The factor that pushed the DeWalt to the top of the heap was its robust design. It’s not the largest laser level, but it is one of the heaviest and sturdiest, and the drop test left it largely unscathed. The only thing it really can’t do is project a 360-degree beam.
- Beam color: Red
- Planes: Horizontal and two vertical
- Accuracy: ⅛ inch at 30 feet
- Self-leveling feature
- Robust build quality
- Easy setup and use
- Micro-adjust knob
- Not capable of 360-degree beams
For those who don’t need all the features available on top-of-the-line models, the Black & Decker BDL190S is a nice option at an affordable price. This isn’t the type of laser level that’s capable of a major project or renovation, but for striking level lines when hanging pictures or shelves, it will get the job done.
This best budget laser level has some nice features, including a stud finder and electrical wire detection. The BDL190S comes with a hanger that attaches to the wall with a tack-like pin, and once hung, the laser will self-level. The downside of the Black & Decker is it requires the user to poke a small hole in the wall to mount it, which could be a deal-breaker for concrete or brick surfaces. Also, it only projects a horizontal line.
While testing, the Black & Decker served its purpose. It projected a perfectly self-leveled line to the left and right and steadied quickly. There was a section of the wall where the beam appeared to lighten and become a bit more challenging to see, but this is because there was a bow in the wall, and that’s typical of wall-mounted laser levels. Also, the beam finder was a nice touch and appeared to work well.
- Beam color: Red
- Planes: Horizontal line only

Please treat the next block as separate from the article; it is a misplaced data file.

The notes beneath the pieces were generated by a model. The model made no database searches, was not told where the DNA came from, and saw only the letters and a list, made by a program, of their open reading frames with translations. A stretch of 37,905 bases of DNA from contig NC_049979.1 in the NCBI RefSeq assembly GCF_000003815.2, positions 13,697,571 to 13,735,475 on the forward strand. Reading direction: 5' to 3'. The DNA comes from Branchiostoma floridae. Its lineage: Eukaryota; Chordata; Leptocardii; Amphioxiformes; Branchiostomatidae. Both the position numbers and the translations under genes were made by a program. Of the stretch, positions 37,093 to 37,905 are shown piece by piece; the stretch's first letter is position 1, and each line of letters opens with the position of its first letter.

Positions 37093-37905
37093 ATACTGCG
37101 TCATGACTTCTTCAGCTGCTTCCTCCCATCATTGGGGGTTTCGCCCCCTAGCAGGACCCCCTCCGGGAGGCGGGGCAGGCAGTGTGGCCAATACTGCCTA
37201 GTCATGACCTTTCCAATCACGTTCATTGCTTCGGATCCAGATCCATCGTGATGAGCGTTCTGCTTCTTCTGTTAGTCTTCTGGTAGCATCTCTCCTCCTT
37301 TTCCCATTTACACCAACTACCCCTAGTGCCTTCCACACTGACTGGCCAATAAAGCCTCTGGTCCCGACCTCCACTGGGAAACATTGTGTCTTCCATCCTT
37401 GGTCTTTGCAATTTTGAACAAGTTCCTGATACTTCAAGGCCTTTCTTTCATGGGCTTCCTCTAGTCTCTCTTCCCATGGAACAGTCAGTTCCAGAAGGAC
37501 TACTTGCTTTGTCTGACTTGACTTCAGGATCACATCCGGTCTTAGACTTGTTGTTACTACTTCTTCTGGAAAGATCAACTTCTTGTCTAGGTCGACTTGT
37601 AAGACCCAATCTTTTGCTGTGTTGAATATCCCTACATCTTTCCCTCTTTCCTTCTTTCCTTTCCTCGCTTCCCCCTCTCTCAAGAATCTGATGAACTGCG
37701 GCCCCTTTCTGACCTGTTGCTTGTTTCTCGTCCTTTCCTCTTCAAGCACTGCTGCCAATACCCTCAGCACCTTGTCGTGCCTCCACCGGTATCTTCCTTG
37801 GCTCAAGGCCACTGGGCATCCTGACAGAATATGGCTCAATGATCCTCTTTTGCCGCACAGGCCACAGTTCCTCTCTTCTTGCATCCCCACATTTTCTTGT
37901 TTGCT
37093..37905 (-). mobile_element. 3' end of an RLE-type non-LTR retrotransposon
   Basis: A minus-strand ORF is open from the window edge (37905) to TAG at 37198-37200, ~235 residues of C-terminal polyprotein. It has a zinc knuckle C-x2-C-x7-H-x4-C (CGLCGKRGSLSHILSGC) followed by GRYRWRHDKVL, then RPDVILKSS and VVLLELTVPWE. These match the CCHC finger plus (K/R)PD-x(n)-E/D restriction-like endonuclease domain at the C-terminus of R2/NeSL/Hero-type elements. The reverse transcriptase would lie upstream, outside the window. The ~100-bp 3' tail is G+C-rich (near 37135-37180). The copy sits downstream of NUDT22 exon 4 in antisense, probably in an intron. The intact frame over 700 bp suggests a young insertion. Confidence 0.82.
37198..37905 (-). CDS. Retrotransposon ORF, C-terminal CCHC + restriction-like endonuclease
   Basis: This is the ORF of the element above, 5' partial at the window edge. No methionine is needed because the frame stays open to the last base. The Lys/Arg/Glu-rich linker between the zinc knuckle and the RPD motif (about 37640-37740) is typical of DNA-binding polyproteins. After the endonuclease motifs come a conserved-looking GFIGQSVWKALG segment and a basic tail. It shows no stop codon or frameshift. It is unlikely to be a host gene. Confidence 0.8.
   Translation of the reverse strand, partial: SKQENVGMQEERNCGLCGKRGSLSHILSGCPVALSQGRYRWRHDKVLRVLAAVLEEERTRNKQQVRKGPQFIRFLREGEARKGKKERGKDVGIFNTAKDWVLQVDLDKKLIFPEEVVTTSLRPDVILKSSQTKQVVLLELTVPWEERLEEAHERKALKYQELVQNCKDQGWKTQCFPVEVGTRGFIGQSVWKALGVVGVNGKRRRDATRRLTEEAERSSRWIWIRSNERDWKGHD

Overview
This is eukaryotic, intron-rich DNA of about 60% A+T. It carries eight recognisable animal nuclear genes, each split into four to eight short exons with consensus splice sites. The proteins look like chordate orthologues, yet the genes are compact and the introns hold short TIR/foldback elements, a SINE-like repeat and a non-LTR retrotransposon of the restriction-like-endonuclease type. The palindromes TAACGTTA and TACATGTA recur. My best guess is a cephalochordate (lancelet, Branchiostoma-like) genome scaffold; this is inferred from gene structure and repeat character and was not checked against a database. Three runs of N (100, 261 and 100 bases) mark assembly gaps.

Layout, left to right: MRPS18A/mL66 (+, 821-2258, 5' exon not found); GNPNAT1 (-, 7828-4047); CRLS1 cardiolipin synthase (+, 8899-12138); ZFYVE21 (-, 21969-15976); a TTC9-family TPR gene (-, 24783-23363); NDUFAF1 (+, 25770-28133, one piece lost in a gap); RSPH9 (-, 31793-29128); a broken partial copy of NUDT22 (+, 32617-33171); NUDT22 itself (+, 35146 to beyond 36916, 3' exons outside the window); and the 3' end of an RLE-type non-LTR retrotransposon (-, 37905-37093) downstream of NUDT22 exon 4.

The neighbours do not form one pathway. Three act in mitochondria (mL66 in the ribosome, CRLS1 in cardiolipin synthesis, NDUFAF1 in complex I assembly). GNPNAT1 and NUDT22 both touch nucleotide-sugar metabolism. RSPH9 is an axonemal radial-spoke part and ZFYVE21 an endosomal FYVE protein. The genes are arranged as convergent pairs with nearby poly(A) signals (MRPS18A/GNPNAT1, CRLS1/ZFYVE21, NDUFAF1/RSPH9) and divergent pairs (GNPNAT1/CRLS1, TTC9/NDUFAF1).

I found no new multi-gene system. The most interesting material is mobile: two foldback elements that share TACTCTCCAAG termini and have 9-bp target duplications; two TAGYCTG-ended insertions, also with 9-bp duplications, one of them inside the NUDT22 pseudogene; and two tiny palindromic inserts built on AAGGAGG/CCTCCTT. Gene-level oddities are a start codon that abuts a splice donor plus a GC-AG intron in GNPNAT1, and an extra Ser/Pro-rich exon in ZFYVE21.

- Accuracy: Unknown
- Built-in stud finder
- Simple design
- Steadied quickly
- Requires poking a hole in the wall
- Only projects one direction
Shoppers who are looking for a level that can do it all and don’t mind spending quite a bit more on one of the best brands may want to consider the Bosch GLL3-330CG. This self-leveling model has a 360-degree horizontal plane laser and two 360-degree vertical plane lasers, providing a level line of reference for any job. The green laser is visible at ranges of up to a 330-foot diameter.
The GLL3-330CG’s premium features can actually go unnoticed. The level monitors its battery life and adjusts the beam for both optimal visibility and length of use. It also has internal sensors that detect bumps and drops and alerts to calibration issues.
The Bosch GLL3-330CG proved to be a serious piece of machinery during testing. I don’t have a way to measure its accuracy over other laser levels, but I had no reason to doubt that it’s more accurate than the rest (3/32 of an inch at 30 feet as opposed to ⅛-inch). The three 360-degree planes were easy to see and use.
After dropping the GLL3-330CG three times, it registered a calibration fault that required logging into the app to clear. This was more of a benefit than an issue as it was easy to clear and did warn of the shocks. Also, I like that this level offers flexible battery sources (rechargeable or replaceable). The only problem? While it’s the best 360-degree laser level on this list, the device is a bit expensive.